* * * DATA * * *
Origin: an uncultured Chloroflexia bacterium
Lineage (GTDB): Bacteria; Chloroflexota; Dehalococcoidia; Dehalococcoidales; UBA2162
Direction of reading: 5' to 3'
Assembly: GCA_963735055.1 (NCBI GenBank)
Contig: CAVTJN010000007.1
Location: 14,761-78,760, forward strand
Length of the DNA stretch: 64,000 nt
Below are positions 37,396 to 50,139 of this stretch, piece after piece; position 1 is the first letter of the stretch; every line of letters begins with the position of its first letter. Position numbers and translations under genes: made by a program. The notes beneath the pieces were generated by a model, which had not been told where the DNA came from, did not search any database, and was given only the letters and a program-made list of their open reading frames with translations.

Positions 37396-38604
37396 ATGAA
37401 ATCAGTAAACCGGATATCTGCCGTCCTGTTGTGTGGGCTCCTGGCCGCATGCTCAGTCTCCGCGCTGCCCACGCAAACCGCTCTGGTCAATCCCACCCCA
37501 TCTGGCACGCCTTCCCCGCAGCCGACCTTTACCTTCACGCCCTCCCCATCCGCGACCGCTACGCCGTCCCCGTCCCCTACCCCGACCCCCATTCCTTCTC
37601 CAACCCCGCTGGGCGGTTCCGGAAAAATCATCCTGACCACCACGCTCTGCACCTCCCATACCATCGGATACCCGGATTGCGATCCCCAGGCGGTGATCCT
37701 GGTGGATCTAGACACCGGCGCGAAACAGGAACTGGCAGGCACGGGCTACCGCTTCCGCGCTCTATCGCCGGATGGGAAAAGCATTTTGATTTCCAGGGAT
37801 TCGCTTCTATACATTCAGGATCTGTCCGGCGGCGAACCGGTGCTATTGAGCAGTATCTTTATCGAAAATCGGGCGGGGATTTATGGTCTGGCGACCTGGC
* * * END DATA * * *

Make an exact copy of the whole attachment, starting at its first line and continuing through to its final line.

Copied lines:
Origin: an uncultured Chloroflexia bacterium
Lineage (GTDB): Bacteria; Chloroflexota; Dehalococcoidia; Dehalococcoidales; UBA2162
Direction of reading: 5' to 3'
Assembly: GCA_963735055.1 (NCBI GenBank)
Contig: CAVTJN010000007.1
Location: 14,761-78,760, forward strand
Length of the DNA stretch: 64,000 nt
Below are positions 37,396 to 50,139 of this stretch, piece after piece; position 1 is the first letter of the stretch; every line of letters begins with the position of its first letter. Position numbers and translations under genes: made by a program. The notes beneath the pieces were generated by a model, which had not been told where the DNA came from, did not search any database, and was given only the letters and a program-made list of their open reading frames with translations.

Positions 37396-38604
37396 ATGAA
37401 ATCAGTAAACCGGATATCTGCCGTCCTGTTGTGTGGGCTCCTGGCCGCATGCTCAGTCTCCGCGCTGCCCACGCAAACCGCTCTGGTCAATCCCACCCCA
37501 TCTGGCACGCCTTCCCCGCAGCCGACCTTTACCTTCACGCCCTCCCCATCCGCGACCGCTACGCCGTCCCCGTCCCCTACCCCGACCCCCATTCCTTCTC
37601 CAACCCCGCTGGGCGGTTCCGGAAAAATCATCCTGACCACCACGCTCTGCACCTCCCATACCATCGGATACCCGGATTGCGATCCCCAGGCGGTGATCCT
37701 GGTGGATCTAGACACCGGCGCGAAACAGGAACTGGCAGGCACGGGCTACCGCTTCCGCGCTCTATCGCCGGATGGGAAAAGCATTTTGATTTCCAGGGAT
37801 TCGCTTCTATACATTCAGGATCTGTCCGGCGGCGAACCGGTGCTATTGAGCAGTATCTTTATCGAAAATCGGGCGGGGATTTATGGTCTGGCGACCTGGC